Warnock, as minister of Atlanta‘s Ebenezer Baptist Church, where Martin Luther King Jr. preached, has long linked the civil rights leader’s vision of a “beloved community” to 21st century discussions of diversity and justice, including religious pluralism, LGBTQ rights, ballot access, racial equity, law enforcement and other issues. But in his paid advertising, where most of the state’s 7 million-plus registered voters encounter the candidates, the pastor-politician casts himself mostly as a hard-working senator who’s delivered results and federal money for Georgia.
Walker, meanwhile, saves his hottest rhetoric for campaign events, where crowds are measured in dozens or hundreds, rather than the thousands and millions watching carefully cultivated ads.
In one such ad, a smiling Walker talks of unity after a string of Democrats — Warnock, Biden, Vice President Kamala Harris and Georgia’s Democratic gubernatorial candidate Stacey Abrams — are heard discussing racism.
Addressing fellow Republicans, Walker maintains the smile but goes harder at the left, especially on transgender rights.
“They’re bringing wokeness in our military,” Walker said in Cumming, Ga., an apparent reference to the Pentagon allowing transgender people to serve and have access to medical care.
“The greatest fighting force ever assembled before God (and) they’re talking about pronouns,” Walker said. “Are you serious? How do you identify? I can promise you right now China ain’t talking about how you can identify. They’re talking about war.”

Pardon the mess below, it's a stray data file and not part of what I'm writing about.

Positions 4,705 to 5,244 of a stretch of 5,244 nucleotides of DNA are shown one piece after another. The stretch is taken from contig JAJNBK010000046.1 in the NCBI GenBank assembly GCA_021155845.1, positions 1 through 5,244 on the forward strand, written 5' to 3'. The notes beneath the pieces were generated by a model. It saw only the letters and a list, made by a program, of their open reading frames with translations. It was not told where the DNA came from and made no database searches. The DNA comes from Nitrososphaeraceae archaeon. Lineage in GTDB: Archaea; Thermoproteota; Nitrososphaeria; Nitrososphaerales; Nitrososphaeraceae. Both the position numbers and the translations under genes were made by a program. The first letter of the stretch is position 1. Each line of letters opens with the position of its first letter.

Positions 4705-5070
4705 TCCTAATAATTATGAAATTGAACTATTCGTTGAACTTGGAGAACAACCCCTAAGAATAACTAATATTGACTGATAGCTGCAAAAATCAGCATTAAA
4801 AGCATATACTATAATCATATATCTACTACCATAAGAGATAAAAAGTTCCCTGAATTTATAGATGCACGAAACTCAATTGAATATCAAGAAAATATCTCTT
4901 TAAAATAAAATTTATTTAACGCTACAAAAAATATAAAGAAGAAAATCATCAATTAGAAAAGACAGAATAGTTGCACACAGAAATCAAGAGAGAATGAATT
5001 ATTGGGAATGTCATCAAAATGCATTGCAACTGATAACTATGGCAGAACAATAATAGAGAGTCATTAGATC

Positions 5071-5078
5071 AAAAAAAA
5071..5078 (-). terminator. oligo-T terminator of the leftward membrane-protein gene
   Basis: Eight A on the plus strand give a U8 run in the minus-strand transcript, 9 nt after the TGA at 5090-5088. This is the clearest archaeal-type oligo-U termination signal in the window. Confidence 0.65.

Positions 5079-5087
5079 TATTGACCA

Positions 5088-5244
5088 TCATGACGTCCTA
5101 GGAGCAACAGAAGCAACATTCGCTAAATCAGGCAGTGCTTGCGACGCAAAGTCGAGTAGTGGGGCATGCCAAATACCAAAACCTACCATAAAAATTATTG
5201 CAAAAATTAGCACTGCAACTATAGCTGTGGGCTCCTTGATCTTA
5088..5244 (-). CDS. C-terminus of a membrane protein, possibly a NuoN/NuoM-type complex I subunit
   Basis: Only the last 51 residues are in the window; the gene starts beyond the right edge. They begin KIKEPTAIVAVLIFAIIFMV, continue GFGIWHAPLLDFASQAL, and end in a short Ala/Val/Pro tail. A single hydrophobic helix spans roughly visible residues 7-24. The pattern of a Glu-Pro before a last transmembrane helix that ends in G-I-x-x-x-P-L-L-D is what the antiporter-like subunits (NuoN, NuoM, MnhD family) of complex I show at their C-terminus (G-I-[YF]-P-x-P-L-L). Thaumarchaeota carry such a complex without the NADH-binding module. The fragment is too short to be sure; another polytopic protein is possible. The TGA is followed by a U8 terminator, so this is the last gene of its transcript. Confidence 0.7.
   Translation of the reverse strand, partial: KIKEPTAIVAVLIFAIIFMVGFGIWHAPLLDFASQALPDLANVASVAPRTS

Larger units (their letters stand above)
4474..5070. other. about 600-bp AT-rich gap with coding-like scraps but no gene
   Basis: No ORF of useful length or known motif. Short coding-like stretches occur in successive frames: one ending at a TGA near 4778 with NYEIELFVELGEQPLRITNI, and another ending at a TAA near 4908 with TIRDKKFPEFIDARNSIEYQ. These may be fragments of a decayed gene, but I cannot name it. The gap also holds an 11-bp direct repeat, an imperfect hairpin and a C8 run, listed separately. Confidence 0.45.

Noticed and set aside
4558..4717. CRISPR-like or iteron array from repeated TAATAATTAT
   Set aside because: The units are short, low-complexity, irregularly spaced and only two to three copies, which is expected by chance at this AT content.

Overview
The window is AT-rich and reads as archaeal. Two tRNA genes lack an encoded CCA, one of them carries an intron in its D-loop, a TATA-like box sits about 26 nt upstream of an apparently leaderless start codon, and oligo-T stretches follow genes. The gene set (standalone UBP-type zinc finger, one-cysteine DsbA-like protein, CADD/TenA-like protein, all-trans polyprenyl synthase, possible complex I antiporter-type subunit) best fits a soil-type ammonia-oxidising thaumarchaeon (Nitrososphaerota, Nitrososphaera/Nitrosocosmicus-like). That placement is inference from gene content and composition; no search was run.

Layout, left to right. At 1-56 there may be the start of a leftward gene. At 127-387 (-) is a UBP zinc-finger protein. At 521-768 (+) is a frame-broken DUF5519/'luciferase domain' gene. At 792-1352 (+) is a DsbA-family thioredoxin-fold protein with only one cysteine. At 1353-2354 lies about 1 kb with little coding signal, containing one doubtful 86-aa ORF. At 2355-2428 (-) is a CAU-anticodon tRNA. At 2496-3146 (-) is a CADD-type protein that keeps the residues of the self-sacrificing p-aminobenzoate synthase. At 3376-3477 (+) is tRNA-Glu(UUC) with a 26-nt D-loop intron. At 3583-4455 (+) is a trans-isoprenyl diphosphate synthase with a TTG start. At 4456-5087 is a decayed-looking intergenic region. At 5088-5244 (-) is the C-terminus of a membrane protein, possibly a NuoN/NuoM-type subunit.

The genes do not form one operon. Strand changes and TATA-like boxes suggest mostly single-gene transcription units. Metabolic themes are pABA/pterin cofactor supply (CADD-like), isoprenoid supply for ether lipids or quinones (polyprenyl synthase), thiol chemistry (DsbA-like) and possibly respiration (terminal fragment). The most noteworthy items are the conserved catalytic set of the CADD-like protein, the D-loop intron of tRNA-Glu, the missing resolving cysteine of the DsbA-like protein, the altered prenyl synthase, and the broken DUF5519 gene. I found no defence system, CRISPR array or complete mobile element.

Walker sometimes presents his mores as humor. “Y’all see it. They telling you what is a woman. Think about it,” he said in Bartow County, drawing laughter from voters. “That’s right,” he continued with a broad smile. “They’re telling you a man can get pregnant. Hey, I’m gone tell you right now, a man can’t get pregnant.”
Warnock, Walker says, “wants men in women’s sports.” His campaign aides point separately to a Senate vote on a Republican amendment that would have limited federal money for any educational institutions “that permit any student whose biological sex is male to participate in an athletic program or activity designated for women or girls.” The amendment failed on a party-line vote.
“That’s sort of like saying you want Herschel Walker to compete against your daughters,” Walker said in Norcross, eliciting more laughs.
Children, Walker argued in Emerson, are especially vulnerable: “Our kids are behind because they want to be woke. What about teaching them how to write? … How to read? … How to spell?”
Walker rarely identifies the policies he opposes or explains counterproposals. He sticks instead with broader cultural branding, and in perhaps the most direct contradiction of his unity messaging, recommends that those with a different vision for America consider moving. “If you don’t like the rules under our roof, you can go somewhere else,” he said in Bartow County, after recalling a similar message his father once delivered to him.
Warnock seems reluctant to answer Walker‘s broadsides directly. “My job is to represent all the people of Georgia across racial and ethnic and religious line, and all corner of this state,” he told reporters last week.